Nimrod (synchrotron)

Summary

Nimrod (National Institute Machine Radiating on Downs, "the Mighty Hunter" Nimrod; name attributed to W. Galbraith) was a 7 GeV proton synchrotron operating in the Rutherford Appleton Laboratory in the United Kingdom between 1964 and 1978. Nimrod delivered its last particles at 17:00 hrs on 6 June 1978. Although roughly contemporary with the CERN PS its conservative design used the "weak focussing" principle instead of the much more cost-effective "strong-focussing" technique, which would have enabled a machine of the same cost to reach much higher energies.

The design and construction of Nimrod was carried out at a capital cost of approximately £11 million. It was used for studies of nuclear and sub-nuclear phenomena.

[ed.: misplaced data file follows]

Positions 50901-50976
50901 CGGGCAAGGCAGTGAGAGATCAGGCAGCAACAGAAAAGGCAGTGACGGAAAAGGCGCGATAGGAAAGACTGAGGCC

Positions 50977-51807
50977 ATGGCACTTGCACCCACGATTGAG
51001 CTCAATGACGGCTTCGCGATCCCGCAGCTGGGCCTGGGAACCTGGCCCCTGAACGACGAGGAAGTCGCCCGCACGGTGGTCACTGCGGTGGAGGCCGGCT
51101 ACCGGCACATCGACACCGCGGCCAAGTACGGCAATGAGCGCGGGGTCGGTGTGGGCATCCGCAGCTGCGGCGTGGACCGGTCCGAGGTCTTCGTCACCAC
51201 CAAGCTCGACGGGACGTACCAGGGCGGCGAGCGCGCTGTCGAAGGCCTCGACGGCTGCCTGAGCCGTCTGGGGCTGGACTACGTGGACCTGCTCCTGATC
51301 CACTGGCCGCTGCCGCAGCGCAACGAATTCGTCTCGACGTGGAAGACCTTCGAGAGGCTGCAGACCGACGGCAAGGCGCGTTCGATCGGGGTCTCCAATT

Nimrod was dismantled and the space it occupied reused for the synchrotron of the ISIS neutron source.

Magnet power supply

The magnet power supply included 2 motor-alternator-flywheel sets. Each drive motor was 5,000 HP. Each flywheel was 30 tonnes. Each alternator was 60 MVA 12.8kV. Magnet currents would pulse at 10,550 A.[1]

References

  1. ^ Status report on Nimrod ...

http://www.isis.stfc.ac.uk/about-isis/target-station-2/publications/issue-1-september-20038209.pdf

Coordinates: 51°34′24″N 1°18′53″W / 51.57333°N 1.31472°W / 51.57333; -1.31472